The first time I tried to dive Little Farnsworth, my buddy and I ended up over a 130-foot sand bottom. In a heavy current, the boat had slipped anchor and on the descent down the anchor line we missed the pinnacle entirely. Little Farnsworth is a tough dive but worth the effort. Recently I was a bit more lucky.

Descending to the rock face with my lights on, I was greeted by a wall of color. An orange-yellow burst into my eyes, provided by Zoanthid anemones. In parts they covered everything—rock, gorgonians, everything. Additional color was provided by copious and healthy stands of red and gold gorgonian.

Little Farnsworth gains its name from the more spectacular offshore pinnacle on the backside of the island, Farnsworth Bank. On the charts the site appears as Pinnacle Rock but virtually all divers call it Little Farnsworth. While not as stunning, this smaller reef is more protected from open ocean conditions and is divable more days out of the year.

Even so, this is an advanced dive. The rock peaks out at 60 feet but drops off rapidly on all sides. Average dive depths here are in the 80 to 100 foot range, with 130 feet easily possible. Currents are common, sometimes quite strong. This is a popular fishing spot and fishing line and hooks are abundant. Bring something down to extricate yourself if need be.

The diving area is actually rather small and can be covered in one dive. The main pinnacle is divided from a secondary spire inshore by a huge gash. It’s not quite large enough for a diver to pass through but holds shy fish, gorgonians, and lobster. At one point a boulder has fallen into the gash to make an archway of shorts. All of this is decorated with gorgonians and zoanthid anemones. Garibaldi and sheephead move in and out of the opening. It’s an excellent place for wide angle and macro photography.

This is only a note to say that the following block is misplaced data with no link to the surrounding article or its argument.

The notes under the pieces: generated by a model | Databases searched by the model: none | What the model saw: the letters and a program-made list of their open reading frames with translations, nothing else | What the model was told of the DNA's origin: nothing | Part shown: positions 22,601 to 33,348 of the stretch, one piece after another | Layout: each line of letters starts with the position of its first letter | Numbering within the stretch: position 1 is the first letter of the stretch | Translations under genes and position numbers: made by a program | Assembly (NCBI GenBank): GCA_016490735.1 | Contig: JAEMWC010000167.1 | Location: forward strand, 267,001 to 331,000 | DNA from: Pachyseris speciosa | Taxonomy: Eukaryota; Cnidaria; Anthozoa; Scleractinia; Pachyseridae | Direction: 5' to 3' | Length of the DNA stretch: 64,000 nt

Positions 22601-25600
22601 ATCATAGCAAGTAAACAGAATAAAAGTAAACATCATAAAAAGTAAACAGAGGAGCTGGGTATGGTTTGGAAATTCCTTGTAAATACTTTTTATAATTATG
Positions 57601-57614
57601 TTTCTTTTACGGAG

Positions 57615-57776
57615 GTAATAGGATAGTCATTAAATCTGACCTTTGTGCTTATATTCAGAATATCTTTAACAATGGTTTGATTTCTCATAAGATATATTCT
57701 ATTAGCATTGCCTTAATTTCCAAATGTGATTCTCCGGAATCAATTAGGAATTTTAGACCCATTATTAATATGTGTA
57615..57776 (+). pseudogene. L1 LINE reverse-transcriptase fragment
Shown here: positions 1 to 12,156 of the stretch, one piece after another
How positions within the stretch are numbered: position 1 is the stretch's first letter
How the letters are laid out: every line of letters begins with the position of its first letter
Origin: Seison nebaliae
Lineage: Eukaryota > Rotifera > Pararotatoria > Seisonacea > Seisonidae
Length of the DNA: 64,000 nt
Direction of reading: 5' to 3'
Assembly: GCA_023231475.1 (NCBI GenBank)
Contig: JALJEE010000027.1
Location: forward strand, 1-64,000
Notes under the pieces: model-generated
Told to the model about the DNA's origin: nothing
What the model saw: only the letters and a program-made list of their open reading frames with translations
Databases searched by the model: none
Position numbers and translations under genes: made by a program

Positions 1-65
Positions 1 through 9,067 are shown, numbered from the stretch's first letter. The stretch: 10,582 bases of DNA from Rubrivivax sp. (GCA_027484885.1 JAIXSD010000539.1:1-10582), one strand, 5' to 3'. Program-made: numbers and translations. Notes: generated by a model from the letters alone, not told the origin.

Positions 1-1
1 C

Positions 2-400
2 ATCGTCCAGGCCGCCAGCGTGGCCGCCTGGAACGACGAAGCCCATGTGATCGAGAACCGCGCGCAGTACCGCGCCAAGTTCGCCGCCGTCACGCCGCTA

And Giant Black Sea Bass roam here. Whether you see them here seems to depend more on luck than anything, but your best chances are in the summer, and be the first one in the water. They startle easily so move slowly and gracefully through the water.

There are other, smaller rock pinnacles surrounding the main spire. Out and to the west is a deeper rock coming up from a 130-foot bottom. Inshore from the secondary spire is another rising from a 90-foot bottom. Visibility is good here, 40 to 60 feet, so all of these smaller rocks can usually be seen by circumnavigating the main and secondary spire.

Finding the site is fairly easy but requires a depthfinder as there is little kelp and what little there is is usually laid over in the current. The pinnacle is about 150 yards offshore from a rock mountain on shore between two green tanks at the far end of Pebbly Beach and the trash incinerator plant on the bluff. Using GPS and a depth finder, it is easy to find as the bottom rises suddenly from 100/130 to 60 feet.

This is a stunning dive. Stunning for its topography, stunning for its color, and stunning for its potential of encounters with big sea bass and other open water visitors.

Dive Spot At A Glance
Location: A short distance southeast of Avalon. (GPS N 33°20.027′, W 118°18.458′. Do not use GPS as your sole source of navigation.)
Access: Boat only.
Skill Level: Intermediate with no current, otherwise advanced.
Depths: 60 to 130 feet.
Visibility: Very good, averaging 40 to 60 feet.
Photography: Excellent wide angle, good macro.
Hunting: A few rock scallops and lobster, spearfishing fair. Sometimes yellowtail or white sea bass.
Hazards: Currents, depths, fishing line/hooks, boat traffic.